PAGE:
Except for decking. The computer hacking system in the second edition rules is a mess and while it was improved by subsequent sourcebooks, it never quite worked, and I can see why so many GMs just dumped the entire aspect of the game. It's a shame, as it's one of the key topoi of the cyberpunk genre, but the game is perhaps better off without it.

One other criticism of the game, in particular the older editions, is that it's dated, and it is true that there's a definite 1980's feel to the setting, but to me that is part of the charm.

It's more a product of its time than an accurate prediction of the future, but that doesn't make it of any less value as a setting, just as the outdated notions of the 1930's and 50's don't make a rockets-and-rayguns setting any less fun today. Any game which lets you play a grenade-launcher-wielding elven rock star or a motorcycle-riding ork wizard is just fine by me.


  1. I can't help but have a sort of knee-jerk (negative) reaction when I see anything Shadowrun-related! Somehow in my personal sense of aesthetics it's just not possible to take the three elements of 1: cyberpunk, 2: the 1980s and 3: Tolkienesque fantasy, and blend them into a palatable whole. They are all very cool elements individually, but my soul will not suffer them to be mixed. I don't know why.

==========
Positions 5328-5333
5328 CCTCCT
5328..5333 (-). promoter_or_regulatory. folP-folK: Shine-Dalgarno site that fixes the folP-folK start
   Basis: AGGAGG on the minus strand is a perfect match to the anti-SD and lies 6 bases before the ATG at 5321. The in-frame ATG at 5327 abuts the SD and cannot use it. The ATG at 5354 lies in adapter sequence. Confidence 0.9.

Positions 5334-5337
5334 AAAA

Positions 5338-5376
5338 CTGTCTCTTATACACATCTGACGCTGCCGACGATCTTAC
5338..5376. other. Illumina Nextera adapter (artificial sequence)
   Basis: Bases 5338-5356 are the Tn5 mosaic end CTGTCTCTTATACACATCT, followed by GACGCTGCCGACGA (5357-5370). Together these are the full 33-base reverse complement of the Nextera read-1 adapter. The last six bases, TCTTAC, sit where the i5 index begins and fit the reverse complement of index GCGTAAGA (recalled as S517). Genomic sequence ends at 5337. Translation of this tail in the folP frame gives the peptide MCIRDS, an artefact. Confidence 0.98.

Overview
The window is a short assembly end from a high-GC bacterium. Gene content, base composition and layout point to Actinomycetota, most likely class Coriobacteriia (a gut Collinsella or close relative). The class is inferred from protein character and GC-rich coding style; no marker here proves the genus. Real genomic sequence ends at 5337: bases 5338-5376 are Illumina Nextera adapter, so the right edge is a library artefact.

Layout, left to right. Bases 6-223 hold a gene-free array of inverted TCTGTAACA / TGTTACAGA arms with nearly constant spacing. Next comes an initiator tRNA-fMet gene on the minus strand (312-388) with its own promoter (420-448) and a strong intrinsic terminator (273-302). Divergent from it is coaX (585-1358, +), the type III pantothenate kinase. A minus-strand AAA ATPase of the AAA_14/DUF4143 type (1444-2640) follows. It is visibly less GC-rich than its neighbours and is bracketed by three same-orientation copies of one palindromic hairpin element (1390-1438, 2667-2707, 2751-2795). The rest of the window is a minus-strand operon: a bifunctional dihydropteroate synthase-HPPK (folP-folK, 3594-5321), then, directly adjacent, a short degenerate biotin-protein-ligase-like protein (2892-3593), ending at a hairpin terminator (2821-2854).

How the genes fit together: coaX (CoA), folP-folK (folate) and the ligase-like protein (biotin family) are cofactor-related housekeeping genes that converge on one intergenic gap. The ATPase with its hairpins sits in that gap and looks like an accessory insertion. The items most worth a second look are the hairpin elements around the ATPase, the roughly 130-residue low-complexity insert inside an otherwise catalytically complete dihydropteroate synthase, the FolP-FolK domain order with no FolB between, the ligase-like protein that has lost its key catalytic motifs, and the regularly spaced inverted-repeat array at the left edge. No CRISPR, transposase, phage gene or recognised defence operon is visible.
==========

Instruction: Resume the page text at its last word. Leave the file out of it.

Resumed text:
I think you've hit on a big part of the no-go for me --
    Shadowrun's 80s feeling and slick (by the standards of those days) artwork. It's the straw that breaks the camel's back for me, so to speak. The cyberpunk / Tolkien mashup pushes things far enough (honestly, too far), then mixing in the 80s as well pushes it into the realms of 'absolutely no way'. :)

    All that said, motorcycle-riding ork wizards do have a slight tantalizingness to them.

  2. I think that's a common reaction, and was back in the day, too; I recall being ridiculed for buying a Shadowrun book in the old Adventurers' Guild shop in the North Laine.

    I can understand why the incongruity of the various stylistic elements puts people off, but it's one of the things I like about it.

  3. I recall being ridiculed for buying a Shadowrun book in the old Adventurers' Guild shop in the North Laine.

    Haha! Publicly ridiculed? Surely not by the staff of the shop?